Embarrassment is high when you ‘put your foot in it’ and gaffe socially with someone you have just met. Perhaps you forgot their name having been just introduced. Do you feel this will leave a lasting negative impression?
You can put things right. Recent research**shows that an initial negative impression and judgement can be changed. However, the researchers found that this needed a positive and active rethink of deeply held initial negative emotions and judgments. Participants on the receiving end had to concentrate with no distraction. Then they were able to reinterpret a gaffe and consider the motives of the other person. In so doing, they often achieved a positive shift that reversed their initial impression.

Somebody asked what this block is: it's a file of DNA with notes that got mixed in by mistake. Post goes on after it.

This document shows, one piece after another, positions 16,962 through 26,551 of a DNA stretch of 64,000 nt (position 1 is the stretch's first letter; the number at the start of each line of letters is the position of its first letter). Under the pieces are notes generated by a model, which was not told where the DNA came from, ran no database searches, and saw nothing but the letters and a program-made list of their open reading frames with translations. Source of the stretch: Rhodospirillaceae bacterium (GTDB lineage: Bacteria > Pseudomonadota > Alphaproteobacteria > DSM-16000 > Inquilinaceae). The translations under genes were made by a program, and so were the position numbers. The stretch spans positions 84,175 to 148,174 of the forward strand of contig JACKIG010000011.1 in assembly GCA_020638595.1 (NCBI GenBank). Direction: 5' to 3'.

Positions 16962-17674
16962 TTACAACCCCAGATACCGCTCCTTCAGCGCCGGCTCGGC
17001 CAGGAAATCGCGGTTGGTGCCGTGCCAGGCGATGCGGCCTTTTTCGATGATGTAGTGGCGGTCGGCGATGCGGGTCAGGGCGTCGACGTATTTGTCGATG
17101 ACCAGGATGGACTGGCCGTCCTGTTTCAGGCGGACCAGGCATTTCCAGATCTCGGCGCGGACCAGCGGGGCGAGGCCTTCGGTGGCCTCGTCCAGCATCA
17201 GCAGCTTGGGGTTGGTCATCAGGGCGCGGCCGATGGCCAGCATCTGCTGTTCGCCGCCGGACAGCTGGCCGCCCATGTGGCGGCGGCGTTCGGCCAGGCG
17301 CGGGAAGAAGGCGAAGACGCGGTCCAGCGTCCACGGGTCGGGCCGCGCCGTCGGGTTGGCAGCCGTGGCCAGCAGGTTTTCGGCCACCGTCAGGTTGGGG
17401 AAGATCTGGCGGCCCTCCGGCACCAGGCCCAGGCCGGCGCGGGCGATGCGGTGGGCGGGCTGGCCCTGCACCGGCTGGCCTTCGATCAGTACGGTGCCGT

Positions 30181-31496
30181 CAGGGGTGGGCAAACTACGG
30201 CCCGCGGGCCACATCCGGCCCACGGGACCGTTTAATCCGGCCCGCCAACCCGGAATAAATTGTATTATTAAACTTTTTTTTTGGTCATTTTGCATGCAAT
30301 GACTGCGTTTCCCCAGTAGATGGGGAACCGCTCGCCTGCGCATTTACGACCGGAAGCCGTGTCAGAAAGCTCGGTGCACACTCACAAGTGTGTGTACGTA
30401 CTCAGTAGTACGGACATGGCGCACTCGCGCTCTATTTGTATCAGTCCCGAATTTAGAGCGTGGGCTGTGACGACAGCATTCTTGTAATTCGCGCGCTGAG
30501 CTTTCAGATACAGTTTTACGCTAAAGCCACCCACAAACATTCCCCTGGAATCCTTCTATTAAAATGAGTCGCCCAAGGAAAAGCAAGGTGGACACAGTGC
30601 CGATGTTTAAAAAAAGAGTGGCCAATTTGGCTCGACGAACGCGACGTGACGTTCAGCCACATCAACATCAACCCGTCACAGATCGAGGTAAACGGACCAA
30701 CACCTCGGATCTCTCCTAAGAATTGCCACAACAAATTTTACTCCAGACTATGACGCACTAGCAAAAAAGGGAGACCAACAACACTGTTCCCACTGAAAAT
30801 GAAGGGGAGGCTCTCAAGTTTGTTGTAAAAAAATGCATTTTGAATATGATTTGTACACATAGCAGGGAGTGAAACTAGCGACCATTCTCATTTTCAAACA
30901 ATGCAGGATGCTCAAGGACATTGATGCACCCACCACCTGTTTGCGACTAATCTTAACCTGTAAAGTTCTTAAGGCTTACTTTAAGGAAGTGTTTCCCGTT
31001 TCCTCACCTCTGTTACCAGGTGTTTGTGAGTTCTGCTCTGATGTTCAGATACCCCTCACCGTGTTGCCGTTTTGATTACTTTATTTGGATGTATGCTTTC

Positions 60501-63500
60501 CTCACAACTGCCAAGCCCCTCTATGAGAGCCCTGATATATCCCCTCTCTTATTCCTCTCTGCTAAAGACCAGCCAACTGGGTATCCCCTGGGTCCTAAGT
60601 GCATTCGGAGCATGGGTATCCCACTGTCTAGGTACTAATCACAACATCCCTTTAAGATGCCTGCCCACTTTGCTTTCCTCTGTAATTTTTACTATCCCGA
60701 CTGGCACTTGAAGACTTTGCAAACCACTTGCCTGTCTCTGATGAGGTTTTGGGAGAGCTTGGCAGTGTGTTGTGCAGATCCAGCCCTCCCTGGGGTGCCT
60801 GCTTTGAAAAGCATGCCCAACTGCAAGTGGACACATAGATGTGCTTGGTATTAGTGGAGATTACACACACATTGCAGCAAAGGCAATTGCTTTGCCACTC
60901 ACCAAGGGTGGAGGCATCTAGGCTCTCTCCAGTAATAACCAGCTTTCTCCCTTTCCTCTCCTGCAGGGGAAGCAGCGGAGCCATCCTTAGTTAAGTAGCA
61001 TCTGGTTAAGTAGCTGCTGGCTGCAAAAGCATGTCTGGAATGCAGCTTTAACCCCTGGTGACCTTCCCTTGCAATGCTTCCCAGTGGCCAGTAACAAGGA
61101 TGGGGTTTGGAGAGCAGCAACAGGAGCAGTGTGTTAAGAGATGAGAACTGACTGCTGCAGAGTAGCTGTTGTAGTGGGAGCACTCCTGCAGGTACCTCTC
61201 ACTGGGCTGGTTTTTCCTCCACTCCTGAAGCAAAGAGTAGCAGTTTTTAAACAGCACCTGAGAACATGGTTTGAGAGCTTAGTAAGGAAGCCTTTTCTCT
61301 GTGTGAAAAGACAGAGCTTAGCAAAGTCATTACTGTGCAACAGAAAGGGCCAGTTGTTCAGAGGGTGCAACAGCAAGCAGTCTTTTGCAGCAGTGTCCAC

1 thing you can do if you gaffe:
If you yourself have – ‘put your foot in it‘ and, gaffed – then be honest. You may say something like “I was really nervous about meeting you…” or “you caught me at a bad time…”. Most people will relate to your honesty.
1 thing you can do for the person who gaffes:
The next time someone ’puts their foot in it’ with you consider what other possibilities may lie beneath their behaviour. The research showed the importance of understanding motives and addressing a social gaffe. Was the person really nervous or very shy? Was the person who slammed past you in the car park rushing to an ill relative?
*Mann, T., & Ferguson, M. (2015). Can We Undo Our First Impressions? The Role of Reinterpretation in Reversing Implicit Evaluations. Journal of Personality and Social Psychology DOI:10.1037/pspa0000021
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